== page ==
The Rights of Mother Earth – Ecuador and Bolivia Enshrine Her Rights


Following in the footsteps of Ecuador, Bolivia is about to declare rights for Mother Earth.

It appears to be a sort of virus – a crisis of conscience – spreading across South America, as more and more governments, driven by the will of their people, begin to realize that La Madre, Mother Earth, is not simply a thing to be exploited for Her riches, but an entity that has needs and even rights of Her own.

In North America, this attitude (of recognizing inherent autonomy in aggregate bodies) translates to corporatism, with corporations being given the same rights as people – often to the detriment of the very people they purport to serve.

In South America, the target is the Earth herself – a viewpoint that James Lovelock, of Gaia Theory, can totally appreciate. The interesting thing is that while Norteamericanos (and Europeans, and other people from the “developed world”) focus on business and money, South Americans are focused on the soil and the trees and the air and the wind – the things that make up mankind’s real home. His only home.

Where does this focus come from? I think it is the result of the maquiladora culture that has despoiled so many parts of South America. A culture born of corporate greed that thinks it is okay to poison the water and starve the people to make blue jeans, as long as the people who buy the jeans don’t have to see the destruction.

But that tide is now turning;the new paradigm is a warrior mentality – backed by the blood of Aztecs, Olmecs, Incas and Mayans – and today’s South American ecowarriors are taking a stand.

These are the people whose skills in mathematics, astronomy and geography rivaled anything the ancient world had to offer. In fact, Mayan civilization was at its peak about the same time as Babylon, and had already begun to fade about the time Charlemagne died. Our European ancestors were living in mud and stick homes (wattle and daub) which they shared with their chickens and pigs when the Mayans finished their last pyramid.

It is from these people that new leaders are arising. Only a few – like Evo Morales, Bolivia’s first indigenous president, and Hugo Chavez – are truly indigenous; Morales is an Aymara, Chavez a “pardo” (mixed Indian and black). The rest are sympathizers; that is, they come from the lower classes, or have been involved in leftist politics, or are passionate and dedicated human rights advocates.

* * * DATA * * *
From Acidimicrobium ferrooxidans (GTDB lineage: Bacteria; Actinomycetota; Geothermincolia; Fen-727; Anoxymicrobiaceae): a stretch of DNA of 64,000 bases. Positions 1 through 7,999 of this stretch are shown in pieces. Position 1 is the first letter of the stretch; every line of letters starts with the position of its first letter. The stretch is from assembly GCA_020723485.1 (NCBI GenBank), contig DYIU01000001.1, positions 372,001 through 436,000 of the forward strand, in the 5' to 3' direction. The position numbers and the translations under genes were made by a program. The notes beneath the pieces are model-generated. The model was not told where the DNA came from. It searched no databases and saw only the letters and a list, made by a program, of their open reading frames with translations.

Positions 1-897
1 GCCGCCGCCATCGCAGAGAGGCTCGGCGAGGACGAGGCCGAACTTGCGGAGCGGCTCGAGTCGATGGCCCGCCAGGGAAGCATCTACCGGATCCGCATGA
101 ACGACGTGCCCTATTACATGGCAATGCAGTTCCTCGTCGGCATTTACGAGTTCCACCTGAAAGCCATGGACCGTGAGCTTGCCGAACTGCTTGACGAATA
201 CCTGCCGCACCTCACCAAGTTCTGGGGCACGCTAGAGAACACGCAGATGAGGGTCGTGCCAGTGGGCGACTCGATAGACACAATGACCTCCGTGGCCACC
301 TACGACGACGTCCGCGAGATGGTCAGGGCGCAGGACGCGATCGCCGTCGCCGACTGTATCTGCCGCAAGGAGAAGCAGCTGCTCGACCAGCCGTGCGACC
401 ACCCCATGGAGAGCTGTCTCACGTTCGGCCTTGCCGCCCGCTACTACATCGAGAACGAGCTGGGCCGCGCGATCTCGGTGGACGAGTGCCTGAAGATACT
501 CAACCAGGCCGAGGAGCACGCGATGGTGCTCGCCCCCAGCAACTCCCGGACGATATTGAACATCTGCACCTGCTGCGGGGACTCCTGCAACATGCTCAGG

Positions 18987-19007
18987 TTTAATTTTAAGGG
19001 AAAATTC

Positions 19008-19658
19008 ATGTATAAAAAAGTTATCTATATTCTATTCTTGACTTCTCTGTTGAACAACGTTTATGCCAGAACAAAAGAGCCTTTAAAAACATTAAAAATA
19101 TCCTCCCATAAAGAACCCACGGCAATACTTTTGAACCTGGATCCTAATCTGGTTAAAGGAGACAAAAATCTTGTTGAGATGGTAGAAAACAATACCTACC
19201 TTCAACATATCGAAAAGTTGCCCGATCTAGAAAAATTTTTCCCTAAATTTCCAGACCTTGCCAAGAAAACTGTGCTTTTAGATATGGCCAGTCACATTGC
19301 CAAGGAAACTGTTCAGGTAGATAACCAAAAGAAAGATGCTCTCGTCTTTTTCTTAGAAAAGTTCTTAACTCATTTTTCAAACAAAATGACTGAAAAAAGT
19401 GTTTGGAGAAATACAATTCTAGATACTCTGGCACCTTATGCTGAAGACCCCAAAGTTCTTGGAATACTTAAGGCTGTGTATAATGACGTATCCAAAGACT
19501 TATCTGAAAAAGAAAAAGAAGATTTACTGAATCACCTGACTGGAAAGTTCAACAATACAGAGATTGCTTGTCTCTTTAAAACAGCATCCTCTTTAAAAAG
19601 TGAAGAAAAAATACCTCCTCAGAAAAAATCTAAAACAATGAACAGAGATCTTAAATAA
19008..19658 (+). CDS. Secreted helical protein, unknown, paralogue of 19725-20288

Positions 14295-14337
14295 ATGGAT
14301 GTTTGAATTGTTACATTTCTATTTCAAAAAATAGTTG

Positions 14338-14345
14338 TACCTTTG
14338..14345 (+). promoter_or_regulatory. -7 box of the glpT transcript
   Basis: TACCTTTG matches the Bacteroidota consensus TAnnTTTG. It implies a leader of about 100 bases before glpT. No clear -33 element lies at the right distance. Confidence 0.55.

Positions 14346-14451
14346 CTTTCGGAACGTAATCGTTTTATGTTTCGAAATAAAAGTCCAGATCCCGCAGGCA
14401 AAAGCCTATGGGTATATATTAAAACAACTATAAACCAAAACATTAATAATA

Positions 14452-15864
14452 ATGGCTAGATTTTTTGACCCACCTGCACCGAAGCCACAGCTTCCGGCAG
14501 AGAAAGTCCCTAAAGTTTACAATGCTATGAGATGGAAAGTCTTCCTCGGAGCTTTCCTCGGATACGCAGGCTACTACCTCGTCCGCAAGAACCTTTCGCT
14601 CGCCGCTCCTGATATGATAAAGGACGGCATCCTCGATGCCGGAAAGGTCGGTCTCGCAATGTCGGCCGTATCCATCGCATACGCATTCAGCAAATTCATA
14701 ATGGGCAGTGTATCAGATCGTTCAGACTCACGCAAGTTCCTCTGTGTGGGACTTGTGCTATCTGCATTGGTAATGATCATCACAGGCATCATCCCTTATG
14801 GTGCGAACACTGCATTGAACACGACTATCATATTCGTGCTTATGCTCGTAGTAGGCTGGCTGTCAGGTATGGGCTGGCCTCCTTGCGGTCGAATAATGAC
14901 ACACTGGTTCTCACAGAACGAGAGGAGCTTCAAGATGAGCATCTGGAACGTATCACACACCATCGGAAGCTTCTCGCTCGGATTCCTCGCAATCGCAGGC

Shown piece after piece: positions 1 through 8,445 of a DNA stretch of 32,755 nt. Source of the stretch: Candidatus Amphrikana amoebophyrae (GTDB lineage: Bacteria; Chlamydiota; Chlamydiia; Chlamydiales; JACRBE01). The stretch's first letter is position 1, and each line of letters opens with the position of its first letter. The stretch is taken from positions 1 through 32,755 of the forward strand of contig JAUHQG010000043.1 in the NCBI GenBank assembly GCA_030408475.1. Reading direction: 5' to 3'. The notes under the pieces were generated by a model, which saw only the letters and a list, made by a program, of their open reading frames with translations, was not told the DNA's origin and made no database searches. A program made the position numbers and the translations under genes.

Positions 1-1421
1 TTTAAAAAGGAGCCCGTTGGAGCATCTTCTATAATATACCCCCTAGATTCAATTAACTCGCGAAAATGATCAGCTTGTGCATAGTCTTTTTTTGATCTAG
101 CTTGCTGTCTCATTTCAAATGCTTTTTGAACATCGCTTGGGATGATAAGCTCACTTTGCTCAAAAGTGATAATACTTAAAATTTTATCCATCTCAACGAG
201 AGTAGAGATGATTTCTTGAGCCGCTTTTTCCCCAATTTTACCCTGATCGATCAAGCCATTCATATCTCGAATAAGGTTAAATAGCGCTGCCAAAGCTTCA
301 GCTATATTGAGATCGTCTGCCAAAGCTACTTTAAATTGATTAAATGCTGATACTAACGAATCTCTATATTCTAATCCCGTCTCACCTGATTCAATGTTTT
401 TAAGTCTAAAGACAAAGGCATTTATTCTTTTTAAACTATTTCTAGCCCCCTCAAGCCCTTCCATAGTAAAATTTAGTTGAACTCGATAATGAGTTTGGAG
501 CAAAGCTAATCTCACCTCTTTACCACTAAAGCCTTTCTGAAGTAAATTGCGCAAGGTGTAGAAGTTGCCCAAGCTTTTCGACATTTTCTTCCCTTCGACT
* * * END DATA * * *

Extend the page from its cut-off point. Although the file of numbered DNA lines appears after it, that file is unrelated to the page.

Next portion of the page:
Ecuador passed its historic “Pachamama” (mother Earth Goddess rights) initiative in 2008. In April of this year, Morales announced the Law of Mother Earth, a law based on indigenous belief that all the inhabitants of nature are equal.

Ecuador’s law, la Ley de Derechos de la Madre Tierra, says that Earth has: the right to exist; the right to perpetuate vital cycles free from human intervention; the right to clean water and air; the right to achieve and maintain equilibrium; the right not to be desecrated; and the right to flourish without cellular or genetic modification. Oh, and one more right: to not be affected by huge corporate, governmental or NGO development projects that adversely impact ecosystems and local communities.

On the whole, this law reads like a detailed explication of “Go Home Yanqui”, a phrase on the lips of every oppressed people for the last three centuries. Expect the sentiment to spread like a case of smallpox gotten off a British fur trader’s blanket.

Okay, so that’s just a really old urban legend, but the move to protect the earth is not. If you think it’s a fluke or a fast-fading fad, consider these leaders and their political orientation:

President Country Indigenous

Cristina Fernandez Argentina No, a female and a human rights activist

Dilma Roussef Brazil No, joined the resistance as a teen

Sebastian Pinera Chile No (and the day he took office a 6.9 earthquake occurred)

Juan Manuel Santos Colombia No,

Uribe Castro Cuba No, but he is part of “Guajiro (peasant)” culture

Rafael Correa Ecuador No, but voided national debt incurred under former dictatorship

Mauricio Funes El Salvador former (Marxist) leftist rebel

Alvaro Colom Guatemala No, but he is a social democrat

Olanta Humala Peru Yes, a Quechua Indian with close ties to Chavez

Jose Mujica Uruguay No, but as a youth he espoused the philosophy of the Cuban revolution

Hugo Chavez Venezuela Yes, he is a “pardo” (Hispanic, indigenous and black)

Evo Morales Bolivia Yes, an Aymara, and the first indigenous president of Bolivia

Which explains why, when U.S. diplomats like Secretary of State Hillary Clinton visit a South American country and say “play ball!” they are not talking baseball. The name of the game is natural resources, and the expectation is that everyone will hand over the goodies, as they always have.

I think someone forgot to tell the U.S. State Department that it’s the bottom of the ninth, our pitcher sucks and the bases are loaded.

Article by Jeanne Roberts, appearing courtesy Celsias.



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